UK farming and car industry to be protected in post-Brexit trade regime | Business

UK farming and car industry to be protected in post-Brexit trade regime | Business


Britain’s farmers and carmakers will be protected under a new post-Brexit trade regime that will result in 60% of goods coming into the country tariff-free from the start of next year, the government has announced.

The Department for International Trade said leaving the EU would allow the UK to have a bespoke system that would be simpler and cheaper while providing support for key sectors of the economy.

In a clear sign that there will be no extension to the transition period designed to smooth the UK’s exit from the EU, the government said the global tariff would be introduced on 1 January.

Under the new regime, the tariffs on more than 6,000 products will be streamlined or simplified, with the aim of cutting costs for businesses and consumers.

The government said it was maintaining tariffs on agriculture – including beef, lamb and poultry farmers – and would maintain a 10% tariff on cars in order to protect domestic producers from overseas competitors. The UK automotive industry warned last year that operating on World Trade Organisation (WTO) terms would cost it £40bn by 2024.

The international trade secretary, Liz Truss, said: “For the first time in 50 years we are able to set our own tariff regime that is tailored to the UK economy.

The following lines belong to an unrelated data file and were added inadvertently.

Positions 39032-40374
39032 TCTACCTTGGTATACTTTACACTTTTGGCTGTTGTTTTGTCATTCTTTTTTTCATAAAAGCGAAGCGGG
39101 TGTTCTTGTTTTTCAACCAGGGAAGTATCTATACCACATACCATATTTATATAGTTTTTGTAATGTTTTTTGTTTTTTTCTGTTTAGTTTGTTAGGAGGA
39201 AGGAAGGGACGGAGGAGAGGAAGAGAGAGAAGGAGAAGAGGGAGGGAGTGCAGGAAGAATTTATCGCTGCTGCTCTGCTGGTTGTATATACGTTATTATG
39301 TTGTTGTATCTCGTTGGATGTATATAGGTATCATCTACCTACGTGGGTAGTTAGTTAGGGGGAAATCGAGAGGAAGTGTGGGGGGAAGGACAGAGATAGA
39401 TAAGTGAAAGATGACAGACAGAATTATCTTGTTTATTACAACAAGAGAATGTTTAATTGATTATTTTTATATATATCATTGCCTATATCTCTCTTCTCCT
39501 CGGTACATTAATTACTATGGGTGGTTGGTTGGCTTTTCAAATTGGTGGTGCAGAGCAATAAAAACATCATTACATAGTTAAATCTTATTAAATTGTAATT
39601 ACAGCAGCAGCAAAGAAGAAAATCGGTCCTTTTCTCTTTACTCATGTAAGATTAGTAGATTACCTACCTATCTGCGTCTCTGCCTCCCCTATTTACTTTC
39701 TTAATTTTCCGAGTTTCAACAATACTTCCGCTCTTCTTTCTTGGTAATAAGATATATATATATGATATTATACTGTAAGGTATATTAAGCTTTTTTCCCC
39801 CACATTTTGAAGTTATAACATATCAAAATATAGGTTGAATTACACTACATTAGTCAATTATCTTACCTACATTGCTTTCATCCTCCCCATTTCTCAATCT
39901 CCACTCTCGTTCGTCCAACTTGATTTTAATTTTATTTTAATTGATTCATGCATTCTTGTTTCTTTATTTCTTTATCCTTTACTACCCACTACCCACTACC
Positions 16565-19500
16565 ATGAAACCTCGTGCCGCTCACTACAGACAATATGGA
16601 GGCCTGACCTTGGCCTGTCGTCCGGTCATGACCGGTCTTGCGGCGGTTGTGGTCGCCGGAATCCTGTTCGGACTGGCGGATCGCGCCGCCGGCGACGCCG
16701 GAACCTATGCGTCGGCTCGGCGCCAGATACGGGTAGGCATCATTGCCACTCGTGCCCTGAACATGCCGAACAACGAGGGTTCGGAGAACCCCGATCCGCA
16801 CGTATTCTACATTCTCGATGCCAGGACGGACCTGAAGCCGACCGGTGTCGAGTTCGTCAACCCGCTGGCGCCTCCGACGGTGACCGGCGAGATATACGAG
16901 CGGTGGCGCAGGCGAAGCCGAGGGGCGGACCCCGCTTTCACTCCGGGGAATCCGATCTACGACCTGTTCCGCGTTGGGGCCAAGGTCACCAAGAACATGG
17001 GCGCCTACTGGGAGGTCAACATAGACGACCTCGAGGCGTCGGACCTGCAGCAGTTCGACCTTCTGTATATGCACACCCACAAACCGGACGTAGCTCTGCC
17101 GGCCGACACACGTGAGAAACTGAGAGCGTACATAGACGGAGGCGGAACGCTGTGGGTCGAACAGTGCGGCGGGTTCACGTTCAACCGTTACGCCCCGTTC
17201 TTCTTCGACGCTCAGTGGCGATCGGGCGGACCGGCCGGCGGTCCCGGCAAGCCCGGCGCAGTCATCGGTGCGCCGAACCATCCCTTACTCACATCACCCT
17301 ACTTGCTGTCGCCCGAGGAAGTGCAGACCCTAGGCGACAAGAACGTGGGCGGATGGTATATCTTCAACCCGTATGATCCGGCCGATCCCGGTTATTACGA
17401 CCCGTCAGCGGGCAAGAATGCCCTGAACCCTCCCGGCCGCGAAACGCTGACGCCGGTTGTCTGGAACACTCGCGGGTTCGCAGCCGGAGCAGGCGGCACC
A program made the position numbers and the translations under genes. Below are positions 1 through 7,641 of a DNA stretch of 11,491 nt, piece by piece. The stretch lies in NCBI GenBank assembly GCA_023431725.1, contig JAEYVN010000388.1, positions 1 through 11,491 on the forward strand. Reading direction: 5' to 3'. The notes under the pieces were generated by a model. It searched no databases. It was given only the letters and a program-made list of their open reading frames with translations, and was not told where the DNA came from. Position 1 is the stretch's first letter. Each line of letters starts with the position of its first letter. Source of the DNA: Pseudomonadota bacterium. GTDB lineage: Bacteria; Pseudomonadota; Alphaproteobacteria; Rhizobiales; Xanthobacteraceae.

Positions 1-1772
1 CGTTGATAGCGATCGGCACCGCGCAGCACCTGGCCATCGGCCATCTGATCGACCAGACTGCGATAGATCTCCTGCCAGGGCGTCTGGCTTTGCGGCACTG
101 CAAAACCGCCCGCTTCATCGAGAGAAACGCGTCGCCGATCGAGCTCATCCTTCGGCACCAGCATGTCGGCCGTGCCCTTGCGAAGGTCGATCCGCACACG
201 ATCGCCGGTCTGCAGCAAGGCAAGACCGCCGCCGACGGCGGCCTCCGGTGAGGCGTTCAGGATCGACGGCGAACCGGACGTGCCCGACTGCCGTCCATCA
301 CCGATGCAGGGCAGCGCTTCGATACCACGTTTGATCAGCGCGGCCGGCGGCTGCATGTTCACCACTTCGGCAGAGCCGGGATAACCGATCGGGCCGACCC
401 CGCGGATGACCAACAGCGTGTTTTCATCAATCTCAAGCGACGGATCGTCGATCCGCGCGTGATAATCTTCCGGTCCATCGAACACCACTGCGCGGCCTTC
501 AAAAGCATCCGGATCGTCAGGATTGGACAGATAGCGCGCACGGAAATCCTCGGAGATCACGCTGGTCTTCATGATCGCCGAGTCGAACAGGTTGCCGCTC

“Our new global tariff will benefit UK consumers and households by cutting red tape and reducing the cost of thousands of everyday products.

“With this straightforward approach, we are backing UK industry and helping businesses overcome the unprecedented economic challenges posed by coronavirus.”

The DIT said the new system would ensures that 60% of trade would come into the UK tariff free on WTO terms or through existing preferential access schemes with developing countries from January 2021.

It added that successful free trade negotiations would increase the proportion of trade that was tariff-free, even though talks with the EU have stalled and negotiations with the US have only just begun.

The DIT said the new regime would get rid of some of the complexities of the EU system, would involve rounding down tariffs and would get rid of all tariffs under 2%.

It provided a list of goods that consumers would see come down in price as a result of zero tariffs: These included:

  • dishwashers (down from 2.7%);

  • freezers (down from 2.5%);

  • sanitary products and tampons (down from 6.3%);

  • paints (down from 6.5%) and screwdrivers (down from 2.7%);

  • mirrors (down from 4%);

  • scissors and garden shears (down from 4.7%);

  • padlocks (down from 2.7%);

  • cooking products such as baking powder (down from 6.1%), yeast (down from 12%), bay leaves (down from 7%), ground thyme (down from 8.5%) and cocoa powder (down from 8%); and

  • Christmas trees (down from 2.5%).

Tariffs will be cut on more than 100 products in an attempt to encourage the development of a more sustainable economy. These include thermostats and LED lamps.

The temporary zero tariff rate on products needed to fight Covid-19 – such as ventilators and personal protective equipment (PPE) will be continued beyond 1 January next year if the medical situation makes it necessary, the DIT said.

Britain’s manufacturers would also benefit from the removal of tariffs on £30bn of imports entering supply chains, such as nuts and blots, polymers and glass rods.



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